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#6 is definately interesting.
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  #11  
Old Posted Jun 11, 2007, 2:33 AM
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yes well........#6 is not one of my favorites either...lol
but i also think that any one of these would be a good alternative to those concrete slabs with four wooden legs that we call our bus stops today. Yeha but then again a huge bright purple bus stop with blinking red cubes could be distracting to the car traffic...yup thats an accident waiting to happen...lol im playing.
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Old Posted Jun 11, 2007, 5:27 AM
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One thing, though, guys, can you please credit the photographer(s) of those photos? Or else atleast post a link to where you found them. That'll be forumwide rules soon. If all the photos are owned/created by one photographer, then just credit that person at the top for the thread. If there's multiple photographers for multiple photos, then credit each one below each photo. If you don't know who owns/took the photos, then atleast provide a link to where you found them in the same manner as the photographer credits.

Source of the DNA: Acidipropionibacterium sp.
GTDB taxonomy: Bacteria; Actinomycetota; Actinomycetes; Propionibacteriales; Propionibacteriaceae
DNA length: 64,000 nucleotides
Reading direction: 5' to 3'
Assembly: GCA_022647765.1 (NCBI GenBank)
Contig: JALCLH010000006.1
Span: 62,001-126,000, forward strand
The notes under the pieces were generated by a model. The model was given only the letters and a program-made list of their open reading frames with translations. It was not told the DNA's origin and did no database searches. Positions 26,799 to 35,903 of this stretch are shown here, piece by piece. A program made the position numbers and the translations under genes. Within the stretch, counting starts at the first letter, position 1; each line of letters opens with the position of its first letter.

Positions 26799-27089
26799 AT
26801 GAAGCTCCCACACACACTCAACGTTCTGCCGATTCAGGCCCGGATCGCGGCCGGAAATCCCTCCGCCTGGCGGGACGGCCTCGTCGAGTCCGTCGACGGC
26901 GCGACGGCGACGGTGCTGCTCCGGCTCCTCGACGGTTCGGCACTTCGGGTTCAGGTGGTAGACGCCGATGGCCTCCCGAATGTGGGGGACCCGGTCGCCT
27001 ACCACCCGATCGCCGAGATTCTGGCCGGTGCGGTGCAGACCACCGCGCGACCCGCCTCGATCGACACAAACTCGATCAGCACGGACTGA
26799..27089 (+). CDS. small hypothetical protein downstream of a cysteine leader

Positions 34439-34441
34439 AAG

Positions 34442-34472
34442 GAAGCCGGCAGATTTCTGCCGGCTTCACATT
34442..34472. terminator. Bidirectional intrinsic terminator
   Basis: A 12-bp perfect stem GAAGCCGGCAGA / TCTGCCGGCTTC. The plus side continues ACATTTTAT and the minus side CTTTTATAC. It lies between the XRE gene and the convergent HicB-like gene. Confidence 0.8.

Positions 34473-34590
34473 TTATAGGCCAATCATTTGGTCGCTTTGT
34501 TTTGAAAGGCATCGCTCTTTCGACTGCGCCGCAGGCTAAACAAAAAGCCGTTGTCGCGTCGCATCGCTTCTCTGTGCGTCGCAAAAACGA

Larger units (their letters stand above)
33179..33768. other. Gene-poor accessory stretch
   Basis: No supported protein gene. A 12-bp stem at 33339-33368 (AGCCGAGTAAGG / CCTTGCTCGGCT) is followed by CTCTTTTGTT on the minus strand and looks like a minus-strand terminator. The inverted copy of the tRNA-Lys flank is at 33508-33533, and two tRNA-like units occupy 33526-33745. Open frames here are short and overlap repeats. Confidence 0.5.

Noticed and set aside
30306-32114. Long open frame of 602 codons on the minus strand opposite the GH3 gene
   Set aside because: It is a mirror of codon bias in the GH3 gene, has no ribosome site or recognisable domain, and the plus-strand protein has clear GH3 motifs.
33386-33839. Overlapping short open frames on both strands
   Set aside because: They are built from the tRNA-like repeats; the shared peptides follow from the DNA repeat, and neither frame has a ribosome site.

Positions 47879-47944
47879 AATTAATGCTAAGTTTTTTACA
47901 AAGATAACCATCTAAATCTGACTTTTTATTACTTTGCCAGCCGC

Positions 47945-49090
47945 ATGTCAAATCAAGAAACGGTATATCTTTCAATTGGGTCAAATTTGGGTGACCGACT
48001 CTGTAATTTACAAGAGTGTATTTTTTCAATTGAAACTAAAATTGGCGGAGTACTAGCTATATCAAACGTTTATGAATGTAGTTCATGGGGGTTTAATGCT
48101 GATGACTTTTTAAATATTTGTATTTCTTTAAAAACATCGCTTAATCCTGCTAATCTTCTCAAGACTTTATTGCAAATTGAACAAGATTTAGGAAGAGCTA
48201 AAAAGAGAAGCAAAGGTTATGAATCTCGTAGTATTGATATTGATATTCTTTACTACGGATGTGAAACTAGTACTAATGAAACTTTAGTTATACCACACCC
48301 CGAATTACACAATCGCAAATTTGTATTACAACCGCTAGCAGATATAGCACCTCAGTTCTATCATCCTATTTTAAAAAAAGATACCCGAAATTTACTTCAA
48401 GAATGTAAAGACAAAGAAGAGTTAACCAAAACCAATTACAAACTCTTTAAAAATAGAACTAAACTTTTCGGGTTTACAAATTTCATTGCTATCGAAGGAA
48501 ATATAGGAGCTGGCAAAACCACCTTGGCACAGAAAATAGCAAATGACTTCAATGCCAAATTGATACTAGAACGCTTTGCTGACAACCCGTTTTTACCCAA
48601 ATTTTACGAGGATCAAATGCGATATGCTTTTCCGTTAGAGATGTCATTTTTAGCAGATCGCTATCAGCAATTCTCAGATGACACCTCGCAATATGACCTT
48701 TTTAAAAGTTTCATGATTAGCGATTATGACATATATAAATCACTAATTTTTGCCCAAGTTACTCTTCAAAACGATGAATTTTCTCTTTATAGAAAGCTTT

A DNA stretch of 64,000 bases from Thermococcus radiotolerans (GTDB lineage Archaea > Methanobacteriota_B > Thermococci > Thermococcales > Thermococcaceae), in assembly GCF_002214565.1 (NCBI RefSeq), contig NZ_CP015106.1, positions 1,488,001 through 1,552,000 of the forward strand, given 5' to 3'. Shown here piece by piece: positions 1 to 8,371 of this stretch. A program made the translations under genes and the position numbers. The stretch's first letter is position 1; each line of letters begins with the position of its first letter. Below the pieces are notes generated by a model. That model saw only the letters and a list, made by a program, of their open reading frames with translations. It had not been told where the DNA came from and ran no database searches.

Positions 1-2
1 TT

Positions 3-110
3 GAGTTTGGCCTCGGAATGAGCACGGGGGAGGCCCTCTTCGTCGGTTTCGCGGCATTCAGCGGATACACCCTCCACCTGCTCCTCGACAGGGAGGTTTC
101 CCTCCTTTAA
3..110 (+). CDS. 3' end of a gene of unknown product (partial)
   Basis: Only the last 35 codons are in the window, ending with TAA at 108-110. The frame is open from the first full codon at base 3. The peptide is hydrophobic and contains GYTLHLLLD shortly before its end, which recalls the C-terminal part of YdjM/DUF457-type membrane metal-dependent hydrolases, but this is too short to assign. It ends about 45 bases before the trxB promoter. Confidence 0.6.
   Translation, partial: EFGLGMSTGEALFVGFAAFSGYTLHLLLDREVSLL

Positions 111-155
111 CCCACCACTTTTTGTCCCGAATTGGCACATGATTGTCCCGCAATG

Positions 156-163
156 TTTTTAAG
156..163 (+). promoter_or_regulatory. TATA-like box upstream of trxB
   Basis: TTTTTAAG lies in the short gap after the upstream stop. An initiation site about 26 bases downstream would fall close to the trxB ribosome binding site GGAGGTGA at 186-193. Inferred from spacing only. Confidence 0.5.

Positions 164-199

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Last edited by KevinFromTexas; Jun 11, 2007 at 9:58 PM.
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  #13  
Old Posted Jun 12, 2007, 2:51 PM
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Nice thread architect! Between all of these projects DT OKC is basically one big construction site these days.

Lately some different news is that Office Depot will be opening a 22,000sf, brick and cast stone exterior, urban designed location in Midtown OKC. This is part of developer Greg Banta's Midtown Renaissance project. He says he has many other national retailers interested in Midtown, and Office Depot coming in hopefully will inspire others to have more confidence.

Of the recent residential projects, I think about 500 units have been moved into over the last month or two, mostly in the Arts District due to Legacy Apartments and Park Harvey Tower.
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  #14